America and the Great California Earthquake of 1906
Dangling the 1906 San Francisco earthquake as a narrative carrot, Winchester leads readers through a crash course in geologic history. The reader hops from Iceland to North America, trundles across the continent on a road trip of seismic events, and ends the journey just outside the Golden Gate Bridge at the San Andreas Fault. Winchester presents the great quake as the young nation’s first national catastrophe, one that echoes today along the Gulf Coast: though the fire chief had warned for years that San Francisco’s water supply would be overwhelmed by a natural disaster, nothing was done until it was much too late.
HarperCollins. 462 Pages. $27.95. ISBN: 0060571993
"[A] narrative tour de force through more than 4,000 million years of geological history. … The travelogue flows seamlessly into a social history of San Francisco and California and a geological history of the San Andreas Fault." David Nasaw
Rocky Mountain News
"Winchester spends the majority of this book making sure you’re more than vaguely familiar with geology yourself, tantalizing you with snippets about the San Francisco earthquake as if to say, ‘Keep reading. We’ll get to that eventually.’" Dan Danborn
Contra Costa Times
"What works in the natural sciences doesn’t work in the social sciences. Winchester remains a fascinated observer and describer of surfaces, but he never finds the threads that tie all of the human material together, the dramatic arc that makes it compelling, or the themes it might elucidate." Peter Magnani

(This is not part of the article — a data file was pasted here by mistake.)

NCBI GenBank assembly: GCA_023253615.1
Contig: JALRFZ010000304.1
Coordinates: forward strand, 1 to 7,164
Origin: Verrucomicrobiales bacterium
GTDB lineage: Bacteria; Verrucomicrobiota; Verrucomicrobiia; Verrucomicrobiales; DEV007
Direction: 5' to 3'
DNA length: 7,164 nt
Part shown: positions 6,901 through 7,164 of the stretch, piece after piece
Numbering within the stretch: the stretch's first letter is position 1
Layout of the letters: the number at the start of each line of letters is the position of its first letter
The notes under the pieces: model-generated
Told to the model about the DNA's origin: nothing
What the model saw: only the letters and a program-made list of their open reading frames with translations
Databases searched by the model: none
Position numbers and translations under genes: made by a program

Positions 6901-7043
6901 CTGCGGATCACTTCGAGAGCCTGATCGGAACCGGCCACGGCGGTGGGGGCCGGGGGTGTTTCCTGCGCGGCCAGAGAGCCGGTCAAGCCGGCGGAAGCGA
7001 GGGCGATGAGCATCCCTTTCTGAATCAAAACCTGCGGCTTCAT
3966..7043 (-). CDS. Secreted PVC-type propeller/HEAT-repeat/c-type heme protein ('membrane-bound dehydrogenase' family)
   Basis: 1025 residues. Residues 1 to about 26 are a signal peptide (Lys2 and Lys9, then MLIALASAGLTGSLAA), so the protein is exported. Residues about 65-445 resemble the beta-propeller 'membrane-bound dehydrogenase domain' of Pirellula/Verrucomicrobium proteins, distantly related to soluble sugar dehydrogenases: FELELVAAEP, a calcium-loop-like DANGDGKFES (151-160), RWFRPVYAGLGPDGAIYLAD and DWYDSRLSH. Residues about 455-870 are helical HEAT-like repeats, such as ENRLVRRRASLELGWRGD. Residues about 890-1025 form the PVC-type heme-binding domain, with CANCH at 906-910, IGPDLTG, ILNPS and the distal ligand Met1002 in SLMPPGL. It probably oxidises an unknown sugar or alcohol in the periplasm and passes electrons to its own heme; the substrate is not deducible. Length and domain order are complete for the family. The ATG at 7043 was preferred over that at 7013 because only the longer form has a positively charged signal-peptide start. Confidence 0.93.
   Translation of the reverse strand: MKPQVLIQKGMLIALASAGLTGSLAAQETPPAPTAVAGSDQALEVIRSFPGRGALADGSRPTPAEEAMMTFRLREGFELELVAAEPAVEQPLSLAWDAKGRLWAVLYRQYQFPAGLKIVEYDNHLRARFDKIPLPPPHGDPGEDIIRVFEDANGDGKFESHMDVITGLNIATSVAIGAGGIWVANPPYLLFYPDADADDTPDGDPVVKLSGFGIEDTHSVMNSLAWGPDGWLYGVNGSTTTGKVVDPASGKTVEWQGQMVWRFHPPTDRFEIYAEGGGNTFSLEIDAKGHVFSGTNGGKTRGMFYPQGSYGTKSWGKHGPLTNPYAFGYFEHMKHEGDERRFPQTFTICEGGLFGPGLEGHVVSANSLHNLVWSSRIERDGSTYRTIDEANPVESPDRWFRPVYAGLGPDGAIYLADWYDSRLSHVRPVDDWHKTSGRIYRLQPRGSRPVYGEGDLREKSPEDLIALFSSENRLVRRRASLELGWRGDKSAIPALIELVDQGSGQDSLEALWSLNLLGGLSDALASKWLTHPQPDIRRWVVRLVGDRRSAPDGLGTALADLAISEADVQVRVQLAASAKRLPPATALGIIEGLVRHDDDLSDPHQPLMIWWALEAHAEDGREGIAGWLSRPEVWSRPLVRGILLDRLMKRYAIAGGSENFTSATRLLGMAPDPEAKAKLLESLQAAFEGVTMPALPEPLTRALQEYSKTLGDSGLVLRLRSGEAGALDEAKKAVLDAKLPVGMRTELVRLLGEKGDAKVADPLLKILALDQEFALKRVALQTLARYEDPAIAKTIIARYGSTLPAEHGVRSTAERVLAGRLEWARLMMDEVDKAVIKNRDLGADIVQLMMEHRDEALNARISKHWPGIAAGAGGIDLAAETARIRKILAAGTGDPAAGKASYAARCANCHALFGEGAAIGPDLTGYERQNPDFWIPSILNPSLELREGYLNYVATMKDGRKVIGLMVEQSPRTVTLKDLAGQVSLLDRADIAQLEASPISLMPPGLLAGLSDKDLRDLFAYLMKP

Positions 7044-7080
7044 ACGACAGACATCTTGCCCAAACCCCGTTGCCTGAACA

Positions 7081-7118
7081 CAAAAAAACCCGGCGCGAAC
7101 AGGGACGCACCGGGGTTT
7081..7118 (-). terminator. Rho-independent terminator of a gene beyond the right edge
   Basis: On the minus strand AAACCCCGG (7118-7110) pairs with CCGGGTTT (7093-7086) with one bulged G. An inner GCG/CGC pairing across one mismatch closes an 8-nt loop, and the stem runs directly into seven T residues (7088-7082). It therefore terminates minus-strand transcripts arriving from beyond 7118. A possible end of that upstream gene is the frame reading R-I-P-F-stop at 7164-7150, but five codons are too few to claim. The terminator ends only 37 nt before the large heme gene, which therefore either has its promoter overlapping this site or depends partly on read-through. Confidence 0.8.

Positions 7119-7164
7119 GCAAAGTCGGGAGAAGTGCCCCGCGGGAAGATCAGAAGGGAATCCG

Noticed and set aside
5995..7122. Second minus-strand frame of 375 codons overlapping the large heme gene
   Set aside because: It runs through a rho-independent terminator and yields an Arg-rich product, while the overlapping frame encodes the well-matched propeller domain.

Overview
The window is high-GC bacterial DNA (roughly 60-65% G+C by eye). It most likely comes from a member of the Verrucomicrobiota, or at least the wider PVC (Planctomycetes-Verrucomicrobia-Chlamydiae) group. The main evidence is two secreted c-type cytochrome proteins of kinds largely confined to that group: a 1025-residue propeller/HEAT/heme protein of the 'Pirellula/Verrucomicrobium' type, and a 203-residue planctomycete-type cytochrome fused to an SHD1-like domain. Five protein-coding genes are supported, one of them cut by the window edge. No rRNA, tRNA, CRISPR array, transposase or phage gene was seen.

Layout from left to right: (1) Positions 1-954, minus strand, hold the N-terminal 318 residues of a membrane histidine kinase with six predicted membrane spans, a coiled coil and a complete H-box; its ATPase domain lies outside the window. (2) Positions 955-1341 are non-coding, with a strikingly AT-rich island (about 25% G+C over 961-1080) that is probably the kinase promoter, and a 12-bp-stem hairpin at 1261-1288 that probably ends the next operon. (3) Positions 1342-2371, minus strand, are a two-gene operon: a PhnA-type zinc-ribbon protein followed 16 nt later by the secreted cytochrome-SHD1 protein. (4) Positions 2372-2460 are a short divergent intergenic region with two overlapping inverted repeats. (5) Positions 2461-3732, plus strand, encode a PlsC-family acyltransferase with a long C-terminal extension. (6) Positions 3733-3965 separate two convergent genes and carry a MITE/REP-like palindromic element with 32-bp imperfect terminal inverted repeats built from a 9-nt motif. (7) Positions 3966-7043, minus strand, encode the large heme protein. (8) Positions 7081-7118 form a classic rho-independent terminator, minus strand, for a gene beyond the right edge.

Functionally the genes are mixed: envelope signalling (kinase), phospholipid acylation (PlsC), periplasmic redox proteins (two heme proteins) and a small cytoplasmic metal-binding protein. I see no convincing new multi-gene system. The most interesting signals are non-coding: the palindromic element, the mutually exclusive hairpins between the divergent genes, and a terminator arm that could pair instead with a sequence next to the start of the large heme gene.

"Like two plates grinding into one another, Winchester’s approach produces some unfortunate results. Most annoying, he turns literary foreplay into a maddening tease. … Moreover, he fails to produce a central character or theme that could have fused his geological musings with the story of the quake." Spencer E. Ante
Wall Street Journal
"While there is not much that can be done about moving whole populations, we can surely find policy lessons in the 1906 earthquake, the kinds of lessons that may help us avoid making a natural disaster still more disastrous the next time around. You won’t find much about them in A Crack in the Edge of the World, though. It is much ado about fault lines." Debra J. Saunders
New York Times
"Crack is a book that bears the faint whiff of smoking jacket and brandy, as if the author had curled up in some leatherbound study with a few dozen previous books and his memories and banged out this one between puffs of pipe smoke." Bryan Burrough
Winchester’s latest work is a lesson in unfulfilled expectations. Though he presents the book as a history of the San Francisco quake, over the first 200 pages Winchester offers an abbreviated version of John McPhee’s Annals of the Former World. Where McPhee made clear his intentions to write a comprehensive geological history of the North American continent, critics feel duped by Winchester, or by the publisher’s marketing department. Many reviewers are dismayed to see him reusing information from Krakatoa ( July/Aug 2003). Even more wish he’d return to the human elements that made The Professor and the Madman such a critical and commercial success. Here, exhaustive research begets a fault-filled book, with little human or thematic tension to bind it together.